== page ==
Therapy is finally becoming less clinical – but can a more relaxed approach work?
The way we think about therapy has undergone a massive transformation over the last 10 to 15 years. Not only are more people seeking mental health treatment on the NHS – a record 634,649 people completed the NHS Talking Therapy programme in 2020/21 – but more people are seeking private therapies for support on a wide range of issues, including those to do with relationships, self-esteem and work-related stress.
In short, therapy has become a lot more normalised. And while there’s still a way to go until the stigma surrounding therapy has completely dissolved, therapists are now looking for ways to make therapy more accessible, too – both for those who are now actively seeking it and those who’ve never even considered it before.
One of the results of this shift in thinking is Self Space – a self-described “contemporary mental health service” that offers flexible therapy for people looking for “everyday mental maintenance”.
Instead of being hidden away behind endless doors, receptionists and forms, Self Space provides flexible, on-demand therapy virtually and on the high street at one of their four locations – so you can simply walk in and see a therapist the very same day.
“Our aim really is to make therapy as accessible and as human as possible,” explains Jodie Cariss, who founded Self Space back in 2019. “To do this we have sites on the high street, work with over 60 multi-disciplined therapists and make finding a therapist and booking a session as easy as possible.”
Cariss continues: “We also have a therapy matching service run by our Community Manager (a human, not an algorithm) who can help clients find the right therapist and style of therapy to support their needs and sessions are bookable via the website at a time that suits you, even on a Sunday.”
Shortly after founding Self Space, Cariss was joined by founding partner Chance Marshall, and the pair (who are also both therapists) have since taken the company from strength to strength.
They recently launched two new spaces in Shoreditch (the flagship) and Manchester, which will join their other locations in Borough and Brighton.
The main concern for many people getting started is, of course, whether or not they’ll get on with their therapist. Unlike many other forms of healthcare, therapy heavily depends upon the relationship you share with your therapist. And that’s something Cariss and Marshall have worked hard to ensure they get right – both with their matching service and with the way they encourage users of their service to interact with their therapists.
“The bond between a therapist and a client is a two-way dynamic,” Cariss explains. “What you put in matters and how honest and authentic you are is integral to how useful and supportive you will find the relationship.
“We champion therapists as humans – there’s a misconception that you can’t challenge your therapist, ask questions or ask for feedback. But it’s important to share what’s on your mind, and this dynamic in the therapy room can also give you a chance to practice asking for what you need in real life and can be hugely beneficial.”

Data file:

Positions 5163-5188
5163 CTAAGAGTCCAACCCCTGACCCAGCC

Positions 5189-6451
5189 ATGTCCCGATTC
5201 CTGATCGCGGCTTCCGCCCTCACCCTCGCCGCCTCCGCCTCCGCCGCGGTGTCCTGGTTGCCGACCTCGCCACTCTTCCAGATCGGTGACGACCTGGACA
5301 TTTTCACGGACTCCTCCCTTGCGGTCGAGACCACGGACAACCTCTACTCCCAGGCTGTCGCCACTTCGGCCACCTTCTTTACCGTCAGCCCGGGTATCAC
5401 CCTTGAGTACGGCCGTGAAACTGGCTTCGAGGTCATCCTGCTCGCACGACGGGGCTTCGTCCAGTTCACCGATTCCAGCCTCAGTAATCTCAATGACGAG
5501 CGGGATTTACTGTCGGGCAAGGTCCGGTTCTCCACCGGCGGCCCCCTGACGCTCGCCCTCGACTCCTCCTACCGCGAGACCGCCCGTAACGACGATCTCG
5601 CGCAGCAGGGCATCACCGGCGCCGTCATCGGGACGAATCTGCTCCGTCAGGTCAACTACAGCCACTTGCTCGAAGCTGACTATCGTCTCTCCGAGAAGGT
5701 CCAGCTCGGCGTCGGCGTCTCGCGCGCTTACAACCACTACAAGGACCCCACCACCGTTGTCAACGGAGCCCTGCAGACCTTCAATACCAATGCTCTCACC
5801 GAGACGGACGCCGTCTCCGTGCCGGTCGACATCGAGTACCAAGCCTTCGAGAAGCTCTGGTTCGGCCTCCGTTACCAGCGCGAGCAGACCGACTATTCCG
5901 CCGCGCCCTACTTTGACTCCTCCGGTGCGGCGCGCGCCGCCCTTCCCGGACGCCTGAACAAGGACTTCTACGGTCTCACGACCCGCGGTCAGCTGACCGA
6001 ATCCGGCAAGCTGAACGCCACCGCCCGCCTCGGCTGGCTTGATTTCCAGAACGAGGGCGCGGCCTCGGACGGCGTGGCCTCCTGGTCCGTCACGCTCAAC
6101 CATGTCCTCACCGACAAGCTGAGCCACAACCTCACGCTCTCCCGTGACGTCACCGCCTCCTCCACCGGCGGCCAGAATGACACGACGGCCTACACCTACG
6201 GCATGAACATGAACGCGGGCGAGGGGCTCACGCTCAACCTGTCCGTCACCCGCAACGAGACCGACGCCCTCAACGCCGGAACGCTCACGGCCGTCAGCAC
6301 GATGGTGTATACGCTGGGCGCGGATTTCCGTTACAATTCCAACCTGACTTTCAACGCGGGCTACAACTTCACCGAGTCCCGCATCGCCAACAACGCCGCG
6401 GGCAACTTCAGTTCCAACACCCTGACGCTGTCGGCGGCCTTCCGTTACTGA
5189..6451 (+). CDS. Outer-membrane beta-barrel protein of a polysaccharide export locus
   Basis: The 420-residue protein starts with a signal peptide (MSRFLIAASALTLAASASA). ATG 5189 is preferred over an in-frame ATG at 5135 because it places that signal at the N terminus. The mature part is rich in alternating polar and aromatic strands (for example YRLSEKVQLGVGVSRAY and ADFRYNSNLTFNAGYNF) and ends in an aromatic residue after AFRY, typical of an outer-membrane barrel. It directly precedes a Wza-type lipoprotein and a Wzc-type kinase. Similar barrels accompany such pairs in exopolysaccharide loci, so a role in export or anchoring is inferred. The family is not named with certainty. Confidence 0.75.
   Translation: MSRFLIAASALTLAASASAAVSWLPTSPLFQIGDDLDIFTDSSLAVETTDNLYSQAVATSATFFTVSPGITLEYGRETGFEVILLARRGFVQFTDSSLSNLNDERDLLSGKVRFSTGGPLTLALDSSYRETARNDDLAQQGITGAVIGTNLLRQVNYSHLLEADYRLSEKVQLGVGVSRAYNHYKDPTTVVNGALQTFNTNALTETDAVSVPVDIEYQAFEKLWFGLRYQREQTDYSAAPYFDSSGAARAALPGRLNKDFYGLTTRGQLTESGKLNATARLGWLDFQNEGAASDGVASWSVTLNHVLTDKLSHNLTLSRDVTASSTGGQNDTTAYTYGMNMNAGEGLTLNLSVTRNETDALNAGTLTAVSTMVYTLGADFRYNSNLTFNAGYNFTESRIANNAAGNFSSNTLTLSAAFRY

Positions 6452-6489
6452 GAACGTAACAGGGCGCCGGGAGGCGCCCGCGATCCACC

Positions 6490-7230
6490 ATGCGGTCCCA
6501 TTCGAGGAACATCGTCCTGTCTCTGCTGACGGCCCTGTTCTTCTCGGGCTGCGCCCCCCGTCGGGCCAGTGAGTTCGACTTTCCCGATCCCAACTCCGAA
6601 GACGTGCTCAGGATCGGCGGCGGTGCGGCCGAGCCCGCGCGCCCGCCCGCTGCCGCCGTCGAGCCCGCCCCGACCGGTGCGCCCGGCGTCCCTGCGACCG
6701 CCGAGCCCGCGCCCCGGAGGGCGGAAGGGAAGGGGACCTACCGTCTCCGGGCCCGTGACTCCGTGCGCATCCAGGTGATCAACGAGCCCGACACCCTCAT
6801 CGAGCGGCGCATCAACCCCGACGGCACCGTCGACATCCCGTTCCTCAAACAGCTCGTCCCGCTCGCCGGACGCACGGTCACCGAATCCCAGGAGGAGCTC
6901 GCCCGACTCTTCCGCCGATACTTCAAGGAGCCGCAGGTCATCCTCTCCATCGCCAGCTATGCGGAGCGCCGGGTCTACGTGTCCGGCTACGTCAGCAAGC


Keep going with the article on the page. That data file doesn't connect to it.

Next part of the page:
While, as you’ll have gathered, Cariss and Marshall are particularly passionate about making therapy more accessible to everyone, they’re also keen about spreading the message that therapy isn’t only for people who are ‘really struggling’ or at a crisis point.
It’s why their brand is so heavily focused on the idea of “mental maintenance”. They want people to see therapy like they would the gym – a way of looking after their mental health, rather than treating a problem once its emerged.
“We’ve worked really hard to show people that therapy isn’t only for when you are really struggling or at crisis point,” Cariss explains. “We’re absolutely here for people in that place but also it can be something that’s done proactively.”
Of course, one of the biggest barriers people face when it comes to accessing therapy is the cost – something Cariss and Marshall are aware of.
That’s not to say Self Space is cheap – a 30-minute session costs £60, while a bundle of six 50-minute sessions costs £450 – but the pair have tried to offer more options for those considering therapy who might not be able to afford it.
These include discounts for students and NHS workers, community workshops and group therapy sessions (for which tickets start at £25) and free virtual check-ins on the first Monday of each month.
For Cariss, the most important thing about Self Space is simply its visibility. “So much of therapy is behind closed doors or in clinical settings – we don’t see it in everyday life so it can feel so out of reach,” she says.
“We know what to expect when walking into a hairdressers because we’re surrounded by them, so opening therapy up in this visible way has made considering support much more approachable.”
Cariss continues: “We have people drop in every day to find out more information. The power of seeing someone that looks like you walking in for a therapy session helps us know that we can too – but also shows that we’re not alone in our struggles.”
For more information about Self Space, you can visit the website.
Images: Self Space